• The State Board of Elections and the Rockingham County Board of Elections allowed controversial Republican Joseph Gibson III on the ballot for House District 65
  • Candidates for office must fill out a form regarding any of their felony convictions but can remain on the ballot if they lie
  • An exception provision in North Carolina’s felony disclosure law removes a large portion of candidates for elected office from having to disclose felony charges at the time of filing

North Carolina absentee-by-mail ballots started to be sent out for the March 5 primary election on January 19. While candidate filing closed in mid-December, the question of Republican Joseph Gibson III’s candidacy in the House District 65 race was not resolved until Tuesday of that same week. Gibson’s eligibility as a candidate had been challenged over whether he had fully completed the sentences for his prior felony convictions.

The majority of the media coverage focused on Gibson’s alleged neo-Nazi beliefs, but while of prurient interest, they were not matters before the elections boards. There has been little focus on the policy failures and loopholes in the state law that have come to light due to the controversy.

During the proceedings over Gibson’s candidacy, the State Board of Elections (SBE) ruled that while state law requires candidates for the North Carolina House to disclose any felony convictions, an exception clause effectively nullifies that statute.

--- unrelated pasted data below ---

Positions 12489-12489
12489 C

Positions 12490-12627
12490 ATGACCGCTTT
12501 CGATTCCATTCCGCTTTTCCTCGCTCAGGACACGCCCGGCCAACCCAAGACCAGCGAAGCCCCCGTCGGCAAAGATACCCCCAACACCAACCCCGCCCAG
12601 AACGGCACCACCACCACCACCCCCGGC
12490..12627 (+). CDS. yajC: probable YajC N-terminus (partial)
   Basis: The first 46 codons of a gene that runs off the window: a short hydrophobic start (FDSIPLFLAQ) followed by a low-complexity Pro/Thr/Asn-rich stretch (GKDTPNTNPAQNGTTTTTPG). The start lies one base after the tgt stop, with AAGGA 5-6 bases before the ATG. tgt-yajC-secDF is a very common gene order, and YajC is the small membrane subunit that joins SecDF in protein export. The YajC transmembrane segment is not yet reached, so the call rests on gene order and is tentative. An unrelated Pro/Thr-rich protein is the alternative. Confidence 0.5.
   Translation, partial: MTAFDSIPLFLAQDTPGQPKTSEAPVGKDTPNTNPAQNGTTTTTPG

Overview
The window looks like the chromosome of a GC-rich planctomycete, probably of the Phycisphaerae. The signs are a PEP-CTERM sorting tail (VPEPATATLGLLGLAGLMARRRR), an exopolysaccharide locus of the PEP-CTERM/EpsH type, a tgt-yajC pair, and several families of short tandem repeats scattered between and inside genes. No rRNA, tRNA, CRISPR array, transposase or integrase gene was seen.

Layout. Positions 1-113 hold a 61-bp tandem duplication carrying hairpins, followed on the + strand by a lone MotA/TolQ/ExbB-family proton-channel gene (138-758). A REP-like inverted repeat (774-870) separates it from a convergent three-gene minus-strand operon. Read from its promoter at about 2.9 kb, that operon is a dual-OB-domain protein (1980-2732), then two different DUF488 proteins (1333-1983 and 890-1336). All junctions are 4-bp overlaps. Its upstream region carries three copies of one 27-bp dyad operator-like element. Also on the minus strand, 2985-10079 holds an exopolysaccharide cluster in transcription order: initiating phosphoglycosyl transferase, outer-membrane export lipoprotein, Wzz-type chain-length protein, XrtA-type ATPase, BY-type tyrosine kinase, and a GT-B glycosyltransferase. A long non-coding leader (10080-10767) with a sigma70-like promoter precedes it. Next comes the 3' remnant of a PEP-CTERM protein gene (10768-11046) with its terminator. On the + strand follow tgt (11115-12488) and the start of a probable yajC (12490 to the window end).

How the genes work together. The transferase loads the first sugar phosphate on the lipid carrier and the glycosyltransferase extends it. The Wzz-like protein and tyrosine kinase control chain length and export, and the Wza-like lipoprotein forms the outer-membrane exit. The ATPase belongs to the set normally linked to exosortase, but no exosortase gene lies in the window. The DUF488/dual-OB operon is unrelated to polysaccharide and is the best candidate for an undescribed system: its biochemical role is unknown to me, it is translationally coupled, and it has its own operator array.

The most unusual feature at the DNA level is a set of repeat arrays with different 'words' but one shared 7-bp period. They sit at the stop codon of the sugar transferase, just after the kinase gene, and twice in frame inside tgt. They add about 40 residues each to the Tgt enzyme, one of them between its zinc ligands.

Also, even though while the burden of proof rests on the accused to show he is eligible to be on the ballot, the SBE accepts verbal testimony as sufficient to satisfy that requirement. Effectively, it puts the proverbial ball back in the challenger’s court to prove a candidate is ineligible to be on the ballot.


Gibson’s candidacy challenge came from Rockingham County GOP chair Diane Parnell and was assisted by the state Republican House Caucus. It is uncommon for party chairs and caucuses to challenge the candidacy of someone from their own party. However, Gibson’s substantial conviction record and alleged neo-Nazi beliefs appear to have caused an exception.

While state law doesn’t prevent anyone from running for office based on their beliefs, felons do not regain their right to vote or run for office till their sentence is completed. Furthermore, a felon’s sentence does not simply include jail time but also includes parole and the payment of any fines and fees to the state due to conviction. Gibson was convicted of a myriad of felonies in Connecticut between 1991 and 2001. Those felony convictions include 2nd-degree larceny, 3rd-degree burglary, two counts of 3rd-degree assault, and two counts of possessing a weapon in a correction institution.

The Republican House Caucus found more than 30 infractions on his records from Connecticut and North Carolina.

Parnell challenged Gibson’s eligibility, questioning if he had completed his parole sentence for his felony convictions in Connecticut. While the Rockingham County Board of Elections initially voted unanimously to remove him from the ballot, it was later overturned in a party-line vote. The two Republicans on the Rockingham board voted against reinstating him, while the three Democrats voted to allow him back onto the ballot.